Crackdown Coming? China Gathers Forces On Hong Kong Border Amid Unrest

The White House is monitoring what a senior administration official called a congregation of Chinese forces on Hong Kong’s border

Massive anti-Beijing protests which have gripped Hong Kong over the past month, and have become increasingly violent as both an overwhelmed local police force and counter-protesters have hit back with force, are threatening to escalate on a larger geopolitical scale after the White House weighed in this week.

With China fast losing patience, there are new reports of a significant build-up of Chinese security forces on Hong Kong’s border, as Bloomberg reports:

The White House is monitoring what a senior administration official called a congregation of Chinese forces on Hong Kong’s border.

From nearly the start of the protests which began over a proposed extradition bill (which would see Hong Kong citizens under legal accusation potentially extradited to the mainland) interpreted as major Chinese overreach inside historically semi-autonomous Hong Kong, officials in Beijing have suggested an “external plot” afoot, more recently alleging the hidden hand of the United States.

The latest charge made Tuesday by mainland government officials is that the still escalating Hong Kong unrest is the “creation of the US” — something which the Trump admin official speaking under anonymity to Bloomberg firmly denied.

On Monday Secretary of State Mike Pompeo said during a press interview that “protest is appropriate” and that “we hope the Chinese will do the right thing” regarding respecting Hong Kong’s historic “one country, two systems” status. This was enough to elicit a quick response alleging US meddling out of Beijing on Tuesday.

“It’s clear that Mr. Pompeo has put himself in the wrong position and still regards himself as the head of the CIA,” Chinese Foreign Ministry spokeswoman Hua Chunying said at a news briefing. “He might think that violent activities in Hong Kong are reasonable because after all, this is the creation of the U.S.”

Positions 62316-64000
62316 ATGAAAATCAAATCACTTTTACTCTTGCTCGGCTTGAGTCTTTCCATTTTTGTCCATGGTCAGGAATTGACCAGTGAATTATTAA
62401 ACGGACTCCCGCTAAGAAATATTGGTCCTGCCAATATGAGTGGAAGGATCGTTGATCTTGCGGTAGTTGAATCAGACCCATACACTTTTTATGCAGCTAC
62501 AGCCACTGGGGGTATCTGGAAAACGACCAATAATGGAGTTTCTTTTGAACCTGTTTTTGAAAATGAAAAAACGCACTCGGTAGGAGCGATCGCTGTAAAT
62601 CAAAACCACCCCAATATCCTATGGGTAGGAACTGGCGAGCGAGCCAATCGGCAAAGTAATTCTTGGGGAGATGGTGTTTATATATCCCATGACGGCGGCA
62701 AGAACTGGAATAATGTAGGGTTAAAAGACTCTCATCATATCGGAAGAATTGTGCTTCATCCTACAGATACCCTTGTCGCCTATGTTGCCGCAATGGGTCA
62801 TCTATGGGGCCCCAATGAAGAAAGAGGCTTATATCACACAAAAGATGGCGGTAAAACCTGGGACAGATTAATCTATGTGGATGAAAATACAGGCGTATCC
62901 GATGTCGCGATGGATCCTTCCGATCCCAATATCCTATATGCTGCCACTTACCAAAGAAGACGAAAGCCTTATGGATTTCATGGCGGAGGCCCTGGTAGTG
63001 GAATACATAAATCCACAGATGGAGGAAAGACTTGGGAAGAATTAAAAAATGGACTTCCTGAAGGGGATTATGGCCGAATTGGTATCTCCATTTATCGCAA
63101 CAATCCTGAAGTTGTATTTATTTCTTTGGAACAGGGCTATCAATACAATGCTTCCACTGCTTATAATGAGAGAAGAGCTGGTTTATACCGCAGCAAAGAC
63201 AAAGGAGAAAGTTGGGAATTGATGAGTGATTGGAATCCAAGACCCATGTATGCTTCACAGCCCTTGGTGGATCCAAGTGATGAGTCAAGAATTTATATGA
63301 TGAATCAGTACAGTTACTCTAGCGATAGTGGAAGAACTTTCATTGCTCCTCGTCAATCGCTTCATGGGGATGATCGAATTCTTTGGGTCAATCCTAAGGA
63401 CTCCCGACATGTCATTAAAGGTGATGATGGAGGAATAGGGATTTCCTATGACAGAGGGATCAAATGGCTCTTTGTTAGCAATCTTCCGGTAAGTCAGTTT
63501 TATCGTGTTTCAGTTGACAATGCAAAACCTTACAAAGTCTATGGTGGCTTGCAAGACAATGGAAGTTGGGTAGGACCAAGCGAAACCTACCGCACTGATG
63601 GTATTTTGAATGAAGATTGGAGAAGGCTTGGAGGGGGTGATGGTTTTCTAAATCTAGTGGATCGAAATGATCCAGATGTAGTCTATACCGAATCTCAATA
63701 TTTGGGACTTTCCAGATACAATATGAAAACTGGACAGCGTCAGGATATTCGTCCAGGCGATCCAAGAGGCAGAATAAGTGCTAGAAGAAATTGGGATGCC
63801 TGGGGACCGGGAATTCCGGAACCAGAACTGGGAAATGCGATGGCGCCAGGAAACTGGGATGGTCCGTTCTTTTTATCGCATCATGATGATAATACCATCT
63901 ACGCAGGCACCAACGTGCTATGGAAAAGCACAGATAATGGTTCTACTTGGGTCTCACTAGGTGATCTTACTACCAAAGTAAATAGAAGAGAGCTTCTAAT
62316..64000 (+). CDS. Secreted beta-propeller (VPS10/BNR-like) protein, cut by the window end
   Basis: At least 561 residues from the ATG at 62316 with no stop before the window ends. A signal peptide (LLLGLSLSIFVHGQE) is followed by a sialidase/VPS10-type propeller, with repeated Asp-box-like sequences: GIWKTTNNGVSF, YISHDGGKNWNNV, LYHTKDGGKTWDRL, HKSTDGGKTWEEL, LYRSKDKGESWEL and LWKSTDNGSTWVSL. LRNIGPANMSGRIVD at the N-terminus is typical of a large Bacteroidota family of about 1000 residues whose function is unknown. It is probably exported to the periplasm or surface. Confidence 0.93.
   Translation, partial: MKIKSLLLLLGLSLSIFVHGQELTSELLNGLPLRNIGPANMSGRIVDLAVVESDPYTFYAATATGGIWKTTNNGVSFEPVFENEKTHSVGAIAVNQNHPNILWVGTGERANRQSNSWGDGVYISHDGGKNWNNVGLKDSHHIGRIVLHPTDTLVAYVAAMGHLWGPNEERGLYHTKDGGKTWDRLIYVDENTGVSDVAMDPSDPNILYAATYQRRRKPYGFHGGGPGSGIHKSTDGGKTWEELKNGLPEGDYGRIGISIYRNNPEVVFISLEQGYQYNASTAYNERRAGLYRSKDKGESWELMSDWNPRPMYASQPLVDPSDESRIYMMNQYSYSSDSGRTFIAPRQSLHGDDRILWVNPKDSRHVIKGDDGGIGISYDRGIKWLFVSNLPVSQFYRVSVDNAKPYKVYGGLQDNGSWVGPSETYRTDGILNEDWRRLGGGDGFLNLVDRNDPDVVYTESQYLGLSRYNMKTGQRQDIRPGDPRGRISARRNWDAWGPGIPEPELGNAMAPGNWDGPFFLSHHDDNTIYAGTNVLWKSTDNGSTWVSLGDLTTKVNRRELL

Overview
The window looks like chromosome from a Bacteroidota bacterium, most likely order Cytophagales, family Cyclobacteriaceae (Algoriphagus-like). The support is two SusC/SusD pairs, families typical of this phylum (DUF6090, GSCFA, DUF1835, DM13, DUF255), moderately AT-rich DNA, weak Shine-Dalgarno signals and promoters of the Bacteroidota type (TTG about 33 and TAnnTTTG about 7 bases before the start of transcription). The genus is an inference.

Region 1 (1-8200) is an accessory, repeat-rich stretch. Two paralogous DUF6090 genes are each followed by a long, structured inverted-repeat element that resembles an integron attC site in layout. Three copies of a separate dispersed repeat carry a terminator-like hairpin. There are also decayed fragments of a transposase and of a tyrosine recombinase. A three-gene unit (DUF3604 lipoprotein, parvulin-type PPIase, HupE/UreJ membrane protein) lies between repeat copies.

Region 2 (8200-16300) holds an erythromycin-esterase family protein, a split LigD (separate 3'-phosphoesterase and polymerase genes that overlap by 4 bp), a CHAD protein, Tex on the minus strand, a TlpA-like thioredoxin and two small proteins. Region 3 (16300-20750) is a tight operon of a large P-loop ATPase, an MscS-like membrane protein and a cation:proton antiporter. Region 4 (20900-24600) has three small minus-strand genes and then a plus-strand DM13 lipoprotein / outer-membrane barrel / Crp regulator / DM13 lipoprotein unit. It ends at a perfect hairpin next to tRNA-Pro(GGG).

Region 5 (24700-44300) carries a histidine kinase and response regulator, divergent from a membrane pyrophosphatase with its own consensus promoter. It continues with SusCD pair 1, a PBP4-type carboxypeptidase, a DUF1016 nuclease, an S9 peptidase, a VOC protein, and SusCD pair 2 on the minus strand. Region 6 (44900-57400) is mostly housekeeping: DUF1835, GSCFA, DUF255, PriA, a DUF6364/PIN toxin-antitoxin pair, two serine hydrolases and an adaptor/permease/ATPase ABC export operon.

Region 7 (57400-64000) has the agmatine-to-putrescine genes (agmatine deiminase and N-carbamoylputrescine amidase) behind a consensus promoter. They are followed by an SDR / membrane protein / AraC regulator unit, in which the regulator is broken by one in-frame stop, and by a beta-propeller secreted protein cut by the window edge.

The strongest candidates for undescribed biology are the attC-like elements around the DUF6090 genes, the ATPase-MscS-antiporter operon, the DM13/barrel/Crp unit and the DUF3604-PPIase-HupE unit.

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China’s position has been to recently declare the protests going “far beyond” what’s legal and “peaceful” amid clashes with police.

People’s Liberation Army soldiers at Stonecutters Island naval base in Hong Kong last month. Source: NYT/Reuters

Last week Chinese military leaders hinted that People’s Liberation Army troops could be used to quell the protests following widespread reports of vandal attacks on the central government’s liaison office in Hong Kong, according to The New York Times. Ministry of National Defense, Senior Col. Wu Qian, said at the time, “That absolutely cannot be tolerated.”

For now, few details are known concerning the reported Chinese “build-up” on the border, which could consist of military forces, as Bloomberg added to its report:

The nature of the Chinese buildup wasn’t clear; the official said that units of the Chinese military or armed police had gathered at the border with Hong Kong. The official briefed reporters on condition he not be identified.

The timing of the back and forth unsubstantiated allegations is interesting especially in light of President Trump seeking to reinvigorate stalled trade deal negotiations with China, currently being conducted in Shanghai following the ceasefire to the trade war.